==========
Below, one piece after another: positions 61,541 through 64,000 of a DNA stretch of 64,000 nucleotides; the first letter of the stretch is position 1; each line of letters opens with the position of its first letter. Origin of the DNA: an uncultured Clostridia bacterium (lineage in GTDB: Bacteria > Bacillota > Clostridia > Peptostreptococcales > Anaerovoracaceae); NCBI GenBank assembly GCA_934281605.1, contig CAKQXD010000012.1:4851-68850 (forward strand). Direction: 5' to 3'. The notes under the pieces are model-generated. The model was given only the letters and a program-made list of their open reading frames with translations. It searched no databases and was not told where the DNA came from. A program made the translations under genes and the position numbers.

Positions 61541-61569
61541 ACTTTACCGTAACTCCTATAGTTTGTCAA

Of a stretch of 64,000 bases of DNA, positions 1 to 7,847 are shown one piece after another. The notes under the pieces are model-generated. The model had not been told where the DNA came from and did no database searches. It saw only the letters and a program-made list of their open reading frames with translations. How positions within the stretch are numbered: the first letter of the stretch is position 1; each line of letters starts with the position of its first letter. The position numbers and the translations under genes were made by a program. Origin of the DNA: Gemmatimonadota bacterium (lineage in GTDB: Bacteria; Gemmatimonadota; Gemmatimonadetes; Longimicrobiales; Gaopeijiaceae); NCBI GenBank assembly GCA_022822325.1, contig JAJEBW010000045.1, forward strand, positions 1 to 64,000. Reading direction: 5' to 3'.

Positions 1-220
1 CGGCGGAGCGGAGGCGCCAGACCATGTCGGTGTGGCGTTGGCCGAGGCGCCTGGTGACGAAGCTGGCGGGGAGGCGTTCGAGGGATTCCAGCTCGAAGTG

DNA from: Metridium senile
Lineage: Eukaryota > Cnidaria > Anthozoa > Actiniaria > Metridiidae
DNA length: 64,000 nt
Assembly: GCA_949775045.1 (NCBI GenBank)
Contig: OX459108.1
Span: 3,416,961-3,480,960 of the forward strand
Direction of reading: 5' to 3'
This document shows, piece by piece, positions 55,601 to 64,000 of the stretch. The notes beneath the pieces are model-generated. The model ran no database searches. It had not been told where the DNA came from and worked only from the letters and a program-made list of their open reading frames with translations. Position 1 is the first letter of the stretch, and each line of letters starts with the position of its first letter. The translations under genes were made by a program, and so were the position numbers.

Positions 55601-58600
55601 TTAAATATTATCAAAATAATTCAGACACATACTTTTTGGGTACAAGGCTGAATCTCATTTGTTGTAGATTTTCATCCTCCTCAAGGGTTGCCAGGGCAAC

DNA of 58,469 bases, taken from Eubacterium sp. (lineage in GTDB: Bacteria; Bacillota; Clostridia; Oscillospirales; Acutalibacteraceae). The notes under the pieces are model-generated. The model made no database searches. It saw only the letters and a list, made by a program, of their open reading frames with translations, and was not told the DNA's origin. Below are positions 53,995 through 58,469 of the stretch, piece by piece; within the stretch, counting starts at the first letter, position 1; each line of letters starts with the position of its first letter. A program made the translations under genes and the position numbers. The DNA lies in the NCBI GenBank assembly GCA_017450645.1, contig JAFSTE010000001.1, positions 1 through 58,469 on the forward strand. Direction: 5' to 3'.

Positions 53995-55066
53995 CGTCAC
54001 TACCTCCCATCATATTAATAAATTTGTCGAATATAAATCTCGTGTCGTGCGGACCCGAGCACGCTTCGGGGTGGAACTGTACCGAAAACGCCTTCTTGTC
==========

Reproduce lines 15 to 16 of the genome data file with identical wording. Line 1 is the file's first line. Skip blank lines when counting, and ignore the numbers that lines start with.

Positions 55601-58600
55601 TTAAATATTATCAAAATAATTCAGACACATACTTTTTGGGTACAAGGCTGAATCTCATTTGTTGTAGATTTTCATCCTCCTCAAGGGTTGCCAGGGCAAC